Fashion for the new world: Highly unlikely yet totally predictable return of uggs


It started with Rihanna, as these things so often do.

It was the halcyon days of 2018 and the pop singer and fashion icon wore a pair of Uggs to — where else? — the Coachella music festival.

Not your average pair, like the classic boots made famous by a Juicy Couture-clad Lindsay Lohan at the height of her Us Weekly fame in the early aughts. This pair was a collaboration with Belgian designer Glenn Martens of the avant-garde label Y/Project, who exploded the ostentatiously unsexy style to Brobdingnagian proportions, yielding a version that was high-heeled and slouchy and reached well above mid-thigh. A picture of Rihanna in the wader-like footwear amassed more than 3.3 million likes on Instagram, and even Vogue couldn’t resist their strange allure.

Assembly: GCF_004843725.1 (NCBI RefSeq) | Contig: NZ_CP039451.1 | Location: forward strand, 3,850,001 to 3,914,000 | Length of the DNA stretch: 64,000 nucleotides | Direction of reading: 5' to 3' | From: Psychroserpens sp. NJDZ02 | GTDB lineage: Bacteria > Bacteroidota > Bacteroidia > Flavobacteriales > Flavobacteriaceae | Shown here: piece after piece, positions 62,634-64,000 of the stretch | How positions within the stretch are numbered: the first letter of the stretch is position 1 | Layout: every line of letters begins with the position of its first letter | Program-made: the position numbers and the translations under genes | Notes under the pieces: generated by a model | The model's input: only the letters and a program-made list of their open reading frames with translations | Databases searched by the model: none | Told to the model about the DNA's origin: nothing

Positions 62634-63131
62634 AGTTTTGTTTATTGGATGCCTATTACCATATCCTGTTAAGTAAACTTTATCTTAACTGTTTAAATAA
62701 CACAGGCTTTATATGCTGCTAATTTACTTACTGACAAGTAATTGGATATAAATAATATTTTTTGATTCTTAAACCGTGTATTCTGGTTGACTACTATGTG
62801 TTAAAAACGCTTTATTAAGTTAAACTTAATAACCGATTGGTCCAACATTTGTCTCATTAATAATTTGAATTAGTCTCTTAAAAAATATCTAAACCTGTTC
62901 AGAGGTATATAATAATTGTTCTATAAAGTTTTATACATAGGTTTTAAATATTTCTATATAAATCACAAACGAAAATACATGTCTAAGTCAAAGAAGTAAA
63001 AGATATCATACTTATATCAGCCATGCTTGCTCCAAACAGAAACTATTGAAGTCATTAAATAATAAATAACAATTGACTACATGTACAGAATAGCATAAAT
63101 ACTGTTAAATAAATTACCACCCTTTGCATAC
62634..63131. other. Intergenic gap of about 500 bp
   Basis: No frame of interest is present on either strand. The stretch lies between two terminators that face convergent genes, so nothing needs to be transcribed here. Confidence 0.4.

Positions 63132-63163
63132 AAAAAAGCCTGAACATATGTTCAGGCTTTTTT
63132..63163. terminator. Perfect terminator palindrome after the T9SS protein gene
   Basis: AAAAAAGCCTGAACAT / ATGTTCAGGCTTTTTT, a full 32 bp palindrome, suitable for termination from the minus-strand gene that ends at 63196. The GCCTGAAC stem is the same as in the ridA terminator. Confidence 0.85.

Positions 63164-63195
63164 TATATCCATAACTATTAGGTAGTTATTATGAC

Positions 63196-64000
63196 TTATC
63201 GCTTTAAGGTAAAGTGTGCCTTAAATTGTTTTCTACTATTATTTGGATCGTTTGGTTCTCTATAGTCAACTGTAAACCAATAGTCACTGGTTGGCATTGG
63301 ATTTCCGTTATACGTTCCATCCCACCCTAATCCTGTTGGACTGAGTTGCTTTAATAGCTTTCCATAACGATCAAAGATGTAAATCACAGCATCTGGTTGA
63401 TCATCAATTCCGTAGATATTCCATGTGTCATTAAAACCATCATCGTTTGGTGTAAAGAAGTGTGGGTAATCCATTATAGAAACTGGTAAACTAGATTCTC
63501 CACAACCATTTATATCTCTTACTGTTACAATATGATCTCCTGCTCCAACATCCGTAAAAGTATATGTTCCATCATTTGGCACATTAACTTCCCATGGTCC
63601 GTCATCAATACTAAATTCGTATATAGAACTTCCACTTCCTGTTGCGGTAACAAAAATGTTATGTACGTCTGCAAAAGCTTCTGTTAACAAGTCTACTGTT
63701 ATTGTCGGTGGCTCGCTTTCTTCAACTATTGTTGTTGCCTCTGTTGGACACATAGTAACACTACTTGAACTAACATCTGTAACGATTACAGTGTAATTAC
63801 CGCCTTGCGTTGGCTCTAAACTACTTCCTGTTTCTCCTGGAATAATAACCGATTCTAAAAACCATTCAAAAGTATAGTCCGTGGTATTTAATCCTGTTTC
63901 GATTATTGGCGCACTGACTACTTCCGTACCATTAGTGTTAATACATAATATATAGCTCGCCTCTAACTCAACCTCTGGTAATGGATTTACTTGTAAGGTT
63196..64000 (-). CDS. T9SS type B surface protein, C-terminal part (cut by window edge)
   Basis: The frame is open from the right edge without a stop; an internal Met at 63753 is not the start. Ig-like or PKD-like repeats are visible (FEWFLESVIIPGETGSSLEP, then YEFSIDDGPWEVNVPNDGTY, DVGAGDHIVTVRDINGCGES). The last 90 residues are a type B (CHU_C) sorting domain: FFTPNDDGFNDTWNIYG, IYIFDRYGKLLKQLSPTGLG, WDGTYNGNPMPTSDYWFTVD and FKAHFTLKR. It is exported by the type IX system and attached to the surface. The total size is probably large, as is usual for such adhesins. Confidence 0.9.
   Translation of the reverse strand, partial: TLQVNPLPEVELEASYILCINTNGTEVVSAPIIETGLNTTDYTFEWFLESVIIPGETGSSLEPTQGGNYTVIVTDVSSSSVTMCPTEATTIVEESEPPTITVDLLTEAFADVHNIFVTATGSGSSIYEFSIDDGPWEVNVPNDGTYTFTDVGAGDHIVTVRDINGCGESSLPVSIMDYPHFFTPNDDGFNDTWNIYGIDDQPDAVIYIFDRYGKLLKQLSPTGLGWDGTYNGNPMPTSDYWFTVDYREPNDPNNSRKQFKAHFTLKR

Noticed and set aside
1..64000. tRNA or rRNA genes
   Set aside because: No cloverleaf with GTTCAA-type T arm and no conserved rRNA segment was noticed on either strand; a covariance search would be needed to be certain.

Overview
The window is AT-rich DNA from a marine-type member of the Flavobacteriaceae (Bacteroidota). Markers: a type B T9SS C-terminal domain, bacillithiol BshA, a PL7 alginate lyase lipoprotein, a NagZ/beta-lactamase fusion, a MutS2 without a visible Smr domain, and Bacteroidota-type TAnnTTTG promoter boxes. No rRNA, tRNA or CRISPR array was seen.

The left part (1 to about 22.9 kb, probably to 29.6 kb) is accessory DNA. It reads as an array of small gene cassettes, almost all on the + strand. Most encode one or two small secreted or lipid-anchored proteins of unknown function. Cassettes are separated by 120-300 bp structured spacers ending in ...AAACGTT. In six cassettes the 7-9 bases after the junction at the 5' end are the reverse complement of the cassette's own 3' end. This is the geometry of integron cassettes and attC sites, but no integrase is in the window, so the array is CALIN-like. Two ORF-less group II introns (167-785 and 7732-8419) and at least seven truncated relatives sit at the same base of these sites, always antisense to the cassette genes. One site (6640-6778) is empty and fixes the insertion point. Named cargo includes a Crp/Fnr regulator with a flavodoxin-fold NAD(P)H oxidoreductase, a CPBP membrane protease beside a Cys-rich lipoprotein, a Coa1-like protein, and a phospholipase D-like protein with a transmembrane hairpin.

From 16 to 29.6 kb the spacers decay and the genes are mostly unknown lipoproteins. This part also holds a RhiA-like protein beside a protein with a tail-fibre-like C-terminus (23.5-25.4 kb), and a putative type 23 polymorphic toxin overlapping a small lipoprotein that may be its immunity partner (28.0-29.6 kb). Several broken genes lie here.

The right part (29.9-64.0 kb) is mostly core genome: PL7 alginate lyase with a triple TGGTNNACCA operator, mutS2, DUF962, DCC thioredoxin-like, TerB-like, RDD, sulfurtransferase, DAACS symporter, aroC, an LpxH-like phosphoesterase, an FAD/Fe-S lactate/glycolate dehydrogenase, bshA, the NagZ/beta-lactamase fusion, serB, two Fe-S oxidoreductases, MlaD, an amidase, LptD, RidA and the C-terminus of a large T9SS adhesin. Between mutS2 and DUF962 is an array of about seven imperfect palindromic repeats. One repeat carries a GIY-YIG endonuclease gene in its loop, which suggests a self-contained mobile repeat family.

“The CFO was not super-excited about them,” Andrea O’Donnell, Ugg brand president, recalled. After seeing a CNN news segment of the Y/Project runway show in which they were unveiled, “he came in and said, ‘Tell me that I didn’t see thigh-high boots, on a catwalk, worn by a man,’” she said, laughing.

O’Donnell had been hired in 2016 to help reposition the brand with consumers who associated Ugg with the classic boot in its purest form: shin-high, slip-on, mocha brown and lined in sheepskin. It was a casual style, to be worn with yoga pants while running errands. Ugg wanted to widen its image to encompass more fashion-forward associations.

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